A story: a women wouldn’t take her medications. After thinking about why she wouldn’t, I realized that she wanted more control over what was happening to her. Instead, I gave her a choice and asked her, “would you like to take your medications in 10 minutes or 20 minutes?” She replied, “in 10 minutes. Thank you.” 10 minutes later, I went back to her to give her medications and she took them like a champ. Giving her the options allowed her to gain some control but not complete free-reign. This compromise allowed me to accomplish my goal (to give her meds) and made the patient happy.

Here’s another example: Tell me about your greatest strength.

A tale: I ask a ton of questions because I always want to learn.

A story: As a new nurse, I know that I have a lot to learn. I understand that sometimes I will be asked to do something that I’ve never done before but I am not afraid to ask questions to make sure that I’m competent the next time it comes up. I wasn’t sure how to put someone on a bedpan so I asked the ancillary staff. The next time I did it with someone. Another time I wasn’t sure if I heard the breath sounds correctly so I asked another nurse to confirm what they heard. Asking questions is my strength and understand that this is key to learning fast.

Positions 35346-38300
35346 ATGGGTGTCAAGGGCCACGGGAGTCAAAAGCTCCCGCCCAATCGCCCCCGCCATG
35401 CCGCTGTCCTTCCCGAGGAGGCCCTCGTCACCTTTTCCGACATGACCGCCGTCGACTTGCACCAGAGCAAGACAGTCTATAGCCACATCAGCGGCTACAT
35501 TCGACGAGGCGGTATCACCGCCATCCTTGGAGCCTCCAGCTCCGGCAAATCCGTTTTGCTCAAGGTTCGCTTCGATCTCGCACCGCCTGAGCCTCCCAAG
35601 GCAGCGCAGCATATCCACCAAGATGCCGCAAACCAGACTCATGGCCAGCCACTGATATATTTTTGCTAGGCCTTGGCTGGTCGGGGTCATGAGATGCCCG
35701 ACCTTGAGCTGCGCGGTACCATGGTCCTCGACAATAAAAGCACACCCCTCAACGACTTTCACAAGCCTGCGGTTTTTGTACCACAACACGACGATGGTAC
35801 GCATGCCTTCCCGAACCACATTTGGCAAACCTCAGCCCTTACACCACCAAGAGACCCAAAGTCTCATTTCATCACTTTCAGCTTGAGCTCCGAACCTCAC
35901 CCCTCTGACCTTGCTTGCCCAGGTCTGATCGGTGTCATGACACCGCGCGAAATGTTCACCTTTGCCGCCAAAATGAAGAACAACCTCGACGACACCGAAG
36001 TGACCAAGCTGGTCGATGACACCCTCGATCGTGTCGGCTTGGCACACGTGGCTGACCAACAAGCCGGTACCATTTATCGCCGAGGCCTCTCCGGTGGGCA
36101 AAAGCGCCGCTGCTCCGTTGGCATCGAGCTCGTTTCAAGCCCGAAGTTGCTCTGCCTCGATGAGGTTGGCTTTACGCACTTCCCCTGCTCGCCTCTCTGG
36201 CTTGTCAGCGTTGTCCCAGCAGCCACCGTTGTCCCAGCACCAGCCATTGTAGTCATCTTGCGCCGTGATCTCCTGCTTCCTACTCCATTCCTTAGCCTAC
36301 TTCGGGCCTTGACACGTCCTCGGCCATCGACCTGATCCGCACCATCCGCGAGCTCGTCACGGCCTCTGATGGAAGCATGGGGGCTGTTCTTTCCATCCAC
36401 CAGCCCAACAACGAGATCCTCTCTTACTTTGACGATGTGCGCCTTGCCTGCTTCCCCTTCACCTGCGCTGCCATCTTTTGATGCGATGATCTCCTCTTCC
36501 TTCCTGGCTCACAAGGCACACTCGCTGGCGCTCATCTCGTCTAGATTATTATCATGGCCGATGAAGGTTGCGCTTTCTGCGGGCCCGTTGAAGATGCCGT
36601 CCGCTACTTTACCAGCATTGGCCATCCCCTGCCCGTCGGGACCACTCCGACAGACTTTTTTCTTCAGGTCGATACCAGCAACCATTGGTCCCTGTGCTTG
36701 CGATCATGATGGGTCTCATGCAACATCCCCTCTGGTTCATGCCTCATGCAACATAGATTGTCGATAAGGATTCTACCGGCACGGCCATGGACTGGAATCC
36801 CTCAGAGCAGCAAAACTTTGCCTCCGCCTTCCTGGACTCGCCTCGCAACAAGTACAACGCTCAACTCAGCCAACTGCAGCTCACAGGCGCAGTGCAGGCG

Here are some common questions. Think of your clinical experiences and come up with a story for each question.

  • What is your greatest weakness?
  • “Tell me about yourself.”
  • What made you interested in nursing?
  • What do you like about nursing?
  • What was your favorite clinical rotation? Why? (please relate this directly with the position you applied for)
  • Tell me about a time when you had to prioritize.
  • Tell me about a time when you had to delegate.
  • Tell me about a time when you had to problem solve.
  • Where do you see yourself in 5 years?
  • Do you have plans on going back to school?
  • Tell me about ‘x’ experience that you wrote about on your resume.

Work on becoming a great storyteller and you’ll find that you’ll use this skill over and over again during every handoff report. And hopefully you’ll get a job offer! Good luck! Let me know if you have something crafted but would like a little help looking it over.